Lymphatic mapping is the first step in sentinel node biopsy. It is done to find the sentinel node. Lymphatic mapping can be done the same day or the day before the sentinel node biopsy. Intramedical Imaging has the equipment to perform the lymphatic mapping procedure.
What is the procedure like?
During your mapping procedure
During your procedure, you will be in a reclining chair for approximately 20 minutes. While you are in the reclining chair, a doctor or nurse will inject a small amount of radioactive fluid under the skin under the areola of the affected breast. You may feel stinging or burning during the injection.
After the injection, the injection site area will be massaged for 10 minutes. This will help the radioactive fluid move to the sentinel nodes. Then, a technologist will measure the radioactivity in the breast, armpit, and thigh on the affected side to see how much fluid was absorbed. There are 2 ways to do this:
The technologist can use a small hand-held device called a neoprobe gamma detection system.
You may have a full-body imaging scan with a larger machine that you will be lying on.
Both methods work equally well. Your doctor or nurse will tell you what to expect.
After your mapping procedure
If you are having a sentinel node biopsy on the same day as the mapping procedure, you will be taken to the area where the biopsy will be done.
If you are not having the biopsy on the same day as the mapping procedure, you will go home after the mapping procedure.
Sentinel node biopsy
Before your biopsy procedure
A sentinel node biopsy is a surgical procedure. Many people have sentinel node biopsy during breast or melanoma surgery.
During your biopsy procedure
You will be given anesthesia (medicine to make you sleep) before the procedure.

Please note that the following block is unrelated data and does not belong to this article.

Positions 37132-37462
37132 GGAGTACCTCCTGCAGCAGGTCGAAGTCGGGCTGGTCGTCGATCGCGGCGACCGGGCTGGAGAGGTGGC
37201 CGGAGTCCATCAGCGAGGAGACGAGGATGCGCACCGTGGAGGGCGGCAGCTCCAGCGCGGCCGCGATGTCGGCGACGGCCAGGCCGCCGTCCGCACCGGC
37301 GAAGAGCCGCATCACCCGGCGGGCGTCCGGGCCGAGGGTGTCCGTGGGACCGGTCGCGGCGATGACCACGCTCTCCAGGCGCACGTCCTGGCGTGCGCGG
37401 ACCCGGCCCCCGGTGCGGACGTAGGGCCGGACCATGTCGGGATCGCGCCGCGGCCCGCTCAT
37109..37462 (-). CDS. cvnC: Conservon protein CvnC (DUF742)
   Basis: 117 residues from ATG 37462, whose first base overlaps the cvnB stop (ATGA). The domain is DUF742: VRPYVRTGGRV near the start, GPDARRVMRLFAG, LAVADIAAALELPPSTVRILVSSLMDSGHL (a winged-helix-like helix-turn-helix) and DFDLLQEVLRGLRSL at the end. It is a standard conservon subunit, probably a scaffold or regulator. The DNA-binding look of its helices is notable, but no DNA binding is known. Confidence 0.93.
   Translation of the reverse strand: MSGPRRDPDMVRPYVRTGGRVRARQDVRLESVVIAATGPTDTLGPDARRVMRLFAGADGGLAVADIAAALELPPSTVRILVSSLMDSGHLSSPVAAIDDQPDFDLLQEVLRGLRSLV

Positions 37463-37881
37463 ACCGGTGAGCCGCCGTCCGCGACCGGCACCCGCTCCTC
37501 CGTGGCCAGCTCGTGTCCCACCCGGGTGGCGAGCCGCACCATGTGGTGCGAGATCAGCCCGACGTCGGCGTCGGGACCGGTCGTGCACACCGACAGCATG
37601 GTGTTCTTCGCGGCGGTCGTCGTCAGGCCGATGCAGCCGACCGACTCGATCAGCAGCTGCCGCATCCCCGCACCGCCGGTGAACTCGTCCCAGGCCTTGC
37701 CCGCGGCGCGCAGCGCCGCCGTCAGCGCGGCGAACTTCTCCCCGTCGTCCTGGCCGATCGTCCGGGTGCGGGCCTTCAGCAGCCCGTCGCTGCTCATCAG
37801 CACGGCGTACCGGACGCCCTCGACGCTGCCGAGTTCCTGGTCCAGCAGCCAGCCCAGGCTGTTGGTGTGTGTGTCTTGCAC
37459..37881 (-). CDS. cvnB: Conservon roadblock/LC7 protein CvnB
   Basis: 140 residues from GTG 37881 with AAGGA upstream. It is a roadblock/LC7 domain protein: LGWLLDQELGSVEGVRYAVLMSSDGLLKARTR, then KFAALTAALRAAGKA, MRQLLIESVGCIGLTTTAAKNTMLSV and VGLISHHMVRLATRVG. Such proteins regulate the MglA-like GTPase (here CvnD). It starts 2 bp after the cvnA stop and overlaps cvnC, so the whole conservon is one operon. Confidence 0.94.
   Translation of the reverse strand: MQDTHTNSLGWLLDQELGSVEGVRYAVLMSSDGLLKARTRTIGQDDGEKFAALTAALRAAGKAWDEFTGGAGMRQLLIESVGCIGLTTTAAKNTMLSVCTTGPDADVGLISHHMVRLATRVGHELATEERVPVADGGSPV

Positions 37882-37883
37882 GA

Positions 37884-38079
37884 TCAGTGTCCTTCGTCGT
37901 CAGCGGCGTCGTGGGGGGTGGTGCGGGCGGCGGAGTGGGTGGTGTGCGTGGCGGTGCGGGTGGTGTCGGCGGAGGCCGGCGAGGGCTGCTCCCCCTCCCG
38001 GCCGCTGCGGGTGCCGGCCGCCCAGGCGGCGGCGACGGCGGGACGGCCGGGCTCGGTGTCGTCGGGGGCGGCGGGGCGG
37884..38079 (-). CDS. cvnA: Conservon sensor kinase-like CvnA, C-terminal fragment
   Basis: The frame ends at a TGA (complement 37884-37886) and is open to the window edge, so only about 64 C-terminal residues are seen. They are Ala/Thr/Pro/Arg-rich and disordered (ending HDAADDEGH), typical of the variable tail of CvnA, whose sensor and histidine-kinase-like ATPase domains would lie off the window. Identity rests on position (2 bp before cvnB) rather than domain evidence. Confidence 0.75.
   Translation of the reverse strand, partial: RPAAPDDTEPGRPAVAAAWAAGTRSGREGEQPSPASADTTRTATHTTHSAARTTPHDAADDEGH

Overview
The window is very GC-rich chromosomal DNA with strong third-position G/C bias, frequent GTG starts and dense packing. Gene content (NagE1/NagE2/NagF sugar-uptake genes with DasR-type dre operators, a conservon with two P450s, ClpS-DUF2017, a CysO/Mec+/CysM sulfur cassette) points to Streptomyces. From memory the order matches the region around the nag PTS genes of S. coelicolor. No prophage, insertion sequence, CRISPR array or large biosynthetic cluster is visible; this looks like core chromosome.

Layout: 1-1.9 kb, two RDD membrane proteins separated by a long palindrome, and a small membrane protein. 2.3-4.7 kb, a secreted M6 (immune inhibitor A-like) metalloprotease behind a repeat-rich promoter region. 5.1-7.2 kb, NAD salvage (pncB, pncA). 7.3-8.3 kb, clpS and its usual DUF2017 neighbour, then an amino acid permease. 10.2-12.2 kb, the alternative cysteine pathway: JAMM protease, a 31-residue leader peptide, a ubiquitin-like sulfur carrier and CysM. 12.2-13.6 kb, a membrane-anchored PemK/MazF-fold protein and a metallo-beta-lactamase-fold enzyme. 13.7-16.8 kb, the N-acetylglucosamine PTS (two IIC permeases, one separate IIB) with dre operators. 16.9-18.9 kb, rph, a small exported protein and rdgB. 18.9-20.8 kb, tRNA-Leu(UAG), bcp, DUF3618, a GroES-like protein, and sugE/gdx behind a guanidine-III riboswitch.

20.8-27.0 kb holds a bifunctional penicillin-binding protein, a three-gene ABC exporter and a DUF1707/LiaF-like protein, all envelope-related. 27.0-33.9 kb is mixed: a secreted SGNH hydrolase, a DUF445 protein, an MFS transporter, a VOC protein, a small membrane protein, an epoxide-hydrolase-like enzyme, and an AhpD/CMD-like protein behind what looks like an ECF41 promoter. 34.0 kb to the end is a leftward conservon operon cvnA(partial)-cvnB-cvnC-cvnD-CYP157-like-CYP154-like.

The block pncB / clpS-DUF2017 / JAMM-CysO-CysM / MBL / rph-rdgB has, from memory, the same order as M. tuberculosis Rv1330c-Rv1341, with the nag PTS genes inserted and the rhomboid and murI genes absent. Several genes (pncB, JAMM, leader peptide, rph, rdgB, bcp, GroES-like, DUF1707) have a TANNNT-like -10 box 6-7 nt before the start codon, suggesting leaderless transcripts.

Once you are asleep, the surgeon will inject a small amount of blue dye near the cancer site. This dye will travel through the lymph vessels to the sentinel nodes and stain them blue.
Next, the surgeon will use a Neoprobe gamma detection system to measure the radioactivity of the injected fluid during your lymphatic mapping procedure. Once he locates the area where the sentinel nodes are located, he will make an incision (a surgical cut). He will look for the blue sentinel nodes and remove them.
If the sentinel nodes contain cancer cells, it may be necessary to remove more lymph nodes. This is called an axillary lymph node dissection. Your doctor will discuss this with you in more detail, if necessary.
After your biopsy procedure
You may be able to go home the same day as your biopsy or you may need to stay in the hospital. This depends on how many other surgeries you had. Your doctor or nurse will tell you what to expect.
Intramedical Imaging is a company created in 1998. We specialize in the design, development, and sale of medical equipment for the detection of cancer during surgery. Our molecular imaging equipment is the most sensitive and modern equipment that can be used during an operation to identify abnormal tissues.
Our equipment will ensure quality care for your patients. Remember that your reputation is also enhanced by the modernity of your practice. Don't get left behind and call us at 1-844-426-6277. You can also consult our equipment catalog by accessing our website www.intramedicalimaging.com/ and review the features of each one of them. We are located in Hawthorne, California. We look forward to hearing from you, we will be glad to assist you.